He's calling it, at least unofficially, the "Amazon of transportation."
Last year, Costa Mesa resident Michael Pappas had an idea: Create a new app that's competitive with ride-hailing giants Uber and Lyft but puts drivers at the helm.
Thus, the drivers, not the companies they contract with, could set prices. They could determine their own value and, like Amazon Marketplace, put their transportation services online, letting consumers choose.
"It's basically giving drivers the empowerment," Pappas, RydenGo's co-founder and chief executive, said in an interview. "It's ride-share version 2.0."
RydenGo, based in Newport Beach, is still in its development stage, but Pappas, 47, hopes to begin operations this fall. The company has some seed money but is looking for angel investors, he said.
Sanchez Torres, a recent Cal State Fullerton graduate with a master's degree in software engineering, is the other co-founder. He's helping with software development, website support and research.
"I was fascinated from the first time Michael told me about his vision for RydenGo," Torres said in a news release. "We are not building just a simple app, but a whole new ride-sharing concept. I knew I wanted to be on this ride and help him change the world of transportation."
With RydenGo, users would first request a ride. Nearby drivers would respond with their pricing, allowing the user to pick one.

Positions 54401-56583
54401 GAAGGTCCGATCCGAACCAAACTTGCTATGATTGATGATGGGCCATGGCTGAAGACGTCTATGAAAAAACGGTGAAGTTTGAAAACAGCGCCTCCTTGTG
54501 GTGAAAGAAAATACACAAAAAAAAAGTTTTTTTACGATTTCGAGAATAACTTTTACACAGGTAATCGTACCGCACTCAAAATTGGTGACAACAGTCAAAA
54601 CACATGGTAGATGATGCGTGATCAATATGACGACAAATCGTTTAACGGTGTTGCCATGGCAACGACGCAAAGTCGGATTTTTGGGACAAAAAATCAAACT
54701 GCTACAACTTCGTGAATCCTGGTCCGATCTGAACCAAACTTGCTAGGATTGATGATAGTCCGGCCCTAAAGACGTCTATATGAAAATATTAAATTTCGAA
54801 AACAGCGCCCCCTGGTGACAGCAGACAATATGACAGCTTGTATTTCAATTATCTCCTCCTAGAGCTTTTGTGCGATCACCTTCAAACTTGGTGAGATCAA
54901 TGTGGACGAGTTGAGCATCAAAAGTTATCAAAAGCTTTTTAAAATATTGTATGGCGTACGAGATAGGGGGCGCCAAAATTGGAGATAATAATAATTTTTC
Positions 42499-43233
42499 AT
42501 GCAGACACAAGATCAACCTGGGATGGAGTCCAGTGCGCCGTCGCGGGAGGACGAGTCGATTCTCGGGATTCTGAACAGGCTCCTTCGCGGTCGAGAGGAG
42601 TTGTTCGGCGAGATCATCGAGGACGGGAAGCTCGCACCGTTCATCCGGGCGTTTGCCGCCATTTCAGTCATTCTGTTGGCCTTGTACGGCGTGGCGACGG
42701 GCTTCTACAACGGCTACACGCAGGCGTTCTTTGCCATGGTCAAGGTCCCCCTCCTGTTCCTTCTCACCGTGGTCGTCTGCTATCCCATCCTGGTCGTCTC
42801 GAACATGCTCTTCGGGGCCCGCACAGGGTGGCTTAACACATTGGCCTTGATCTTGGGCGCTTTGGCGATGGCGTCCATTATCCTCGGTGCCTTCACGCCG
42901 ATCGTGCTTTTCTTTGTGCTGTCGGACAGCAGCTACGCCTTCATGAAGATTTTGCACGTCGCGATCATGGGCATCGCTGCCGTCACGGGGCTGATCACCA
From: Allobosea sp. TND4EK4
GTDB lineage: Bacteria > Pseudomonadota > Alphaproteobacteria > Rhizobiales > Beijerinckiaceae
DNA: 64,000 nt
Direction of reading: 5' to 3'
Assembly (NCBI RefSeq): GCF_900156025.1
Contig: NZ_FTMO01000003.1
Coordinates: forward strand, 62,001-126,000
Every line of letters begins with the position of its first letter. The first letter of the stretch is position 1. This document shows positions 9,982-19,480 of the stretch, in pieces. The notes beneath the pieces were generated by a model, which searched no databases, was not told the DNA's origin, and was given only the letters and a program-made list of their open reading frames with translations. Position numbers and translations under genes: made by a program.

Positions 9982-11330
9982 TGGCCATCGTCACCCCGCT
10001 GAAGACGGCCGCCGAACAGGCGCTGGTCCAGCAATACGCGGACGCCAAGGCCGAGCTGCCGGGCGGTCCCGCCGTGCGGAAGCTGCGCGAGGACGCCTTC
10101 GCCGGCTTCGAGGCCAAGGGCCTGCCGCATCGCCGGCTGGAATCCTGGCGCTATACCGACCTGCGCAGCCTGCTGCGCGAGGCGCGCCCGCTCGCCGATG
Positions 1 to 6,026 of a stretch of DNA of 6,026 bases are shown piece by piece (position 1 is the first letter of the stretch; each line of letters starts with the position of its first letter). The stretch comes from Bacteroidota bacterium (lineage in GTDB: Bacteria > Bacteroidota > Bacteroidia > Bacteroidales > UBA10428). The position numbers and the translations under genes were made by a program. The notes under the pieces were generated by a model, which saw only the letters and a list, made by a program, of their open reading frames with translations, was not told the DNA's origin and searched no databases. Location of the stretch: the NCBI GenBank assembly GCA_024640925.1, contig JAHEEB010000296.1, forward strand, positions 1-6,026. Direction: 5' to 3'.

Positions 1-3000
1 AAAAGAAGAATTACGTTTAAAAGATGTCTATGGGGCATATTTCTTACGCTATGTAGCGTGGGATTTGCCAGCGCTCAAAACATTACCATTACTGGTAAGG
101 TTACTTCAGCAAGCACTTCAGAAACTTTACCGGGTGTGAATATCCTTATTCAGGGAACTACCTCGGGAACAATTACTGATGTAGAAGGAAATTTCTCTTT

By contrast, Uber and Lyft set prices and take commissions from the drivers.
RydenGo won't do either. Drivers will keep all of their earnings and tips, Pappas said.
Instead, the company's profit will be derived from a subscription fee — initially set at $20 a month — that drivers pay to be in RydenGo's system.
RydenGo plans to open throughout Southern California and in the Bay Area, Boston, Chicago, Dallas, Houston, Austin, Seattle, Las Vegas, Atlanta, Miami, Portland, Denver, Minneapolis, Philadelphia, New York City and Washington, D.C., markets, according to its website.
Pappas said his app has an added safety feature. To avoid getting in the wrong car, RydenGo vehicles will display a four-digit code. Users will have the code and can match it to their requested vehicle.
Pappas, who attended Costa Mesa High School and Orange Coast College, comes from an artistic background. In the art world, he goes by Mikos, a name he'd had since childhood. He works in several mediums, including oil painting, photography and film. He has also consulted for film studios and other businesses
Rydengo will also have a "social" aspect, which could be used to arrange carpools, and a "playground" feature.
Pappas described the playground as a mix between Craigslist and Yelp where people can post unique vehicles or boats.
An example, Pappas said, could be finding a fire engine for an event or even a DeLorean for a "Back to the Future"-themed party.
Pappas said he comes from an admittedly pro-union background, which is why he wants Rydengo to be very worker-focused.
"A company doesn't need to exploit its drivers to profit," he said.
Companies like Uber and Lyft consider their drivers independent contractors. Pappas contends that their model is faulty because the "independence" comes with severe controls.
"It's like telling someone they have freedom within a prison cell," he said.
RydenGo's subscription model " gives people the sense that they are in charge," Pappas said, "which is very important if you want to be self-employed."